PROVO — When Air Force and BYU meet on Saturday, it will be a matchup — at least statistically — of the nation's best rushing team and the nation's next-to-worst.
The Falcons are top-ranked in rushing offense, averaging 338 yards per game, while the Cougars, averaging 65.7 yards per outing, are No. 116 (out of 117 Division I teams).
BYU had minus-five yards on the ground last week against Stanford, including five quarterback sacks. The Cougars ran the ball only 18 times, compared to 46 pass attempts.
Coach Gary Crowton says the plan on offense this week is to be more balanced.
One of the major problems against the Cardinal, Crowton explained, was the absence of senior center Scott Jackson, who sat out with a knee injury. Junior Hanale Vincent, who played for Jackson, made his first start. Jackson returns to the lineup this week.
The young offensive line's struggles hampered BYU's running game, Crowton said. "You have to be confident in blocking," he said. "I thought there was some indecisiveness in our blocking and it made a difference in the game (against Stanford). I just think our offensive line didn't play very well last week. We have to do better. Scott helps them play better."
Crowton said Jackson could have played against Stanford, but he elected to hold him out so he could be fully healthy for the upcoming conference schedule. "His experience and directing what we're doing is very key," Crowton said. "(Vincent) got some great experience, but it wasn't the same."
"He's like the father of the offensive line. He's the role model," freshman Ofa Mohetau said of Jackson. "That's who we look up to. He works harder than anybody else. We all want to meet him halfway."
Running back Marcus Whalen, who carried the ball only three times against Stanford, is expected to play more this week though he's still not at full strength after suffering a foot injury in the season-opener. Fahu Tahi and Thomas Stancil have carried the ball a lot during practice this week and could see considerable action Saturday.
The Cougars will need to be effective on the ground against the Falcons. Last season during a 52-9 loss at Air Force, BYU rushed for minus-21 yards.
One worrisome trend for the Cougars is that they have not scored a rushing touchdown in 26 straight quarters, dating back to a second-quarter TD run by Lance Pendleton against Wyoming last Nov. 9.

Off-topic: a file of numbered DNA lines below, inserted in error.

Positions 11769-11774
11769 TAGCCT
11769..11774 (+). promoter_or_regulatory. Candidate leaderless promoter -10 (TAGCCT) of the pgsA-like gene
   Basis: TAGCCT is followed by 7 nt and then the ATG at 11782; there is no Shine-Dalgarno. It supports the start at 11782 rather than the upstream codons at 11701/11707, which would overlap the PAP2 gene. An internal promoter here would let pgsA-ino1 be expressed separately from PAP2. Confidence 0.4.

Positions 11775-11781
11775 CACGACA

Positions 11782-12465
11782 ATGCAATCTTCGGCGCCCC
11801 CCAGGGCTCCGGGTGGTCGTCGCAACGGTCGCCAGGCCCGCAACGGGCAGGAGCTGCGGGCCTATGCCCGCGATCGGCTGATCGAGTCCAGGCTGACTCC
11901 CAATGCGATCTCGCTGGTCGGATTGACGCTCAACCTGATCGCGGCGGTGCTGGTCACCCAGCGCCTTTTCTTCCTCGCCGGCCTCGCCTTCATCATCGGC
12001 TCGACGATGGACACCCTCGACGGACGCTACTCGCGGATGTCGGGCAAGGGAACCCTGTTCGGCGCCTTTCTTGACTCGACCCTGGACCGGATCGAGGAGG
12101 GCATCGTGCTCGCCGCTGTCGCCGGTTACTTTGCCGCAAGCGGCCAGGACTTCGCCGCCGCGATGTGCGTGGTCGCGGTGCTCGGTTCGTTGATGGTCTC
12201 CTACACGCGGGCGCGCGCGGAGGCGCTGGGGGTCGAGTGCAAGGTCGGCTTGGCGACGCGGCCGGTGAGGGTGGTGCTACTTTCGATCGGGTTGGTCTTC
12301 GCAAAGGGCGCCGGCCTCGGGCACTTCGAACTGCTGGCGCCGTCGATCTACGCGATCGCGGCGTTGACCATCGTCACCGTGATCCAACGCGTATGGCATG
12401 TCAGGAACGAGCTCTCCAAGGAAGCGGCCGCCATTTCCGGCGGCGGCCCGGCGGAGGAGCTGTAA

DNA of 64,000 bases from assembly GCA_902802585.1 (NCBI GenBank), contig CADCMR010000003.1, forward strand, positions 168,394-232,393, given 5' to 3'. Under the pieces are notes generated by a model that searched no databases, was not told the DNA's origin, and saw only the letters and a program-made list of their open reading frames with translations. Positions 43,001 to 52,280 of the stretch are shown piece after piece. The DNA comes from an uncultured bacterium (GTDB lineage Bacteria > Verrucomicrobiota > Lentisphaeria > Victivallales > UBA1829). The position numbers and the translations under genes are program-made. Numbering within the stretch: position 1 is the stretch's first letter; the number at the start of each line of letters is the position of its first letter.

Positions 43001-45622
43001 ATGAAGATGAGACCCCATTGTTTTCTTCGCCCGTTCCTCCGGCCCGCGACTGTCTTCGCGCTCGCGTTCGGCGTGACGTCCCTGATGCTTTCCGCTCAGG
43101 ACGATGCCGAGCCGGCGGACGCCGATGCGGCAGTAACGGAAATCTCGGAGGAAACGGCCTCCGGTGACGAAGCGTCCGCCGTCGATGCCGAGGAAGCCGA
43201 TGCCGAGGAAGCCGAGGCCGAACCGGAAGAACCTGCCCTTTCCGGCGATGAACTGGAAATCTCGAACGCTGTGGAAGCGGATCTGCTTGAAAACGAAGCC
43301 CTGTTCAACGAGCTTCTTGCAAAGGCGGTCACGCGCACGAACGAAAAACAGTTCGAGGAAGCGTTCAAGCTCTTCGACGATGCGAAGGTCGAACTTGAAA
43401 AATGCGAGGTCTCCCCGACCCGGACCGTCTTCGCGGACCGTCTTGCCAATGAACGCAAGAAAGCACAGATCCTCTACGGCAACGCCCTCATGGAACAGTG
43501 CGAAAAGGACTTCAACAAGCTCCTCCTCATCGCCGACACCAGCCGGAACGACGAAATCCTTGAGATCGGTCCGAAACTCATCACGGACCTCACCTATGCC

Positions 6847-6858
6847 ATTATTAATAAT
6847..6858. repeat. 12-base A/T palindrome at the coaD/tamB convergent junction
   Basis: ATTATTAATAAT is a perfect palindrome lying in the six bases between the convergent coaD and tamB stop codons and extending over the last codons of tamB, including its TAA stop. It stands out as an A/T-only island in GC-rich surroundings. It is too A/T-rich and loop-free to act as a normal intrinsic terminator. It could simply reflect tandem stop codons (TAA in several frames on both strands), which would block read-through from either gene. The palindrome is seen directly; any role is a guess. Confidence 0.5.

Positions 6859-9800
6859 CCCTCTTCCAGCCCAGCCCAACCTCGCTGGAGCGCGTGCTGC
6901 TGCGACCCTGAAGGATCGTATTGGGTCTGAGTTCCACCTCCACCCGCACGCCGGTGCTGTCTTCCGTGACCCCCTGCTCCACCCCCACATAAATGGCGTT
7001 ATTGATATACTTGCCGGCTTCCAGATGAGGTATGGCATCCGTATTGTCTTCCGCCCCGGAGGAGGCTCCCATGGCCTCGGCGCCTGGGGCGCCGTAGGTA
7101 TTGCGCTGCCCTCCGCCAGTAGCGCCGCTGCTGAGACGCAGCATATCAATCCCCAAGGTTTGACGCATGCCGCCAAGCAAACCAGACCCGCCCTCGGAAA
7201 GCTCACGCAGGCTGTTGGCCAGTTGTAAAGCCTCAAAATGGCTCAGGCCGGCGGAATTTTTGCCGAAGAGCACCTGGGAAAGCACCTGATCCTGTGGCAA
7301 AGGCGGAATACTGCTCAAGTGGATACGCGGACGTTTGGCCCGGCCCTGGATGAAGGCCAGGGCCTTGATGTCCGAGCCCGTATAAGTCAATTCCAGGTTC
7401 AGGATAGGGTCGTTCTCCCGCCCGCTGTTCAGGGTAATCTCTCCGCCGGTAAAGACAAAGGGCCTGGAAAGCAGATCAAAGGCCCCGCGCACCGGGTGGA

BRONCO BUSTING: BYU's defensive coordinator Bronco Mendenhall has the Cougars playing well on defense. In fact, BYU is No. 12 in the nation in total defense.
The Cougars face Air Force's option attack this week and Mendenhall is very familiar with the Falcons, having spent the last five seasons at New Mexico. With Mendenhall, the Lobos posted a 3-2 record against Air Force, including three straight victories from 1999-2001.
Last season, the Falcons abused the Cougar defense, rolling up 386 yards on the ground. "It was very frustrating," Crowton said. "We have to be able to shut down the perimeter. Bronco understands that."
The Cougars are also going to be watching out for trickery. "We have to take care of the special plays — the reverses, the throw back to the tackle, the double passes," Crowton said.
Cornerback Jernaro Gilford said there are several keys to being successful against Air Force. "We have to avoid all the cut-blocks and crack-backs and just make tackles," he said. "We've got to make sure that we make tackles. We can't let anything slip away. We'll be ready for them. It will be a big challenge, but we'll be ready."
BERRY'S STATUS: Quarterback Matt Berry, who broke a finger on his throwing hand against New Mexico, will receive a different cast on Friday that could hasten his return. Crowton is hoping Berry will be ready to play against Colorado State on Oct. 9.
CHRISTENSEN TO PLAY: BYU wide receiver David Christensen sustained a shoulder injury against Stanford but will be available this week. "He's a tough kid," Crowton said. "A doctor tried to tell him not to. He and his dad went in and they talked it over, they talked about the risks. He's going to tape it up and try to play. He wants to play. He's going to play hurt."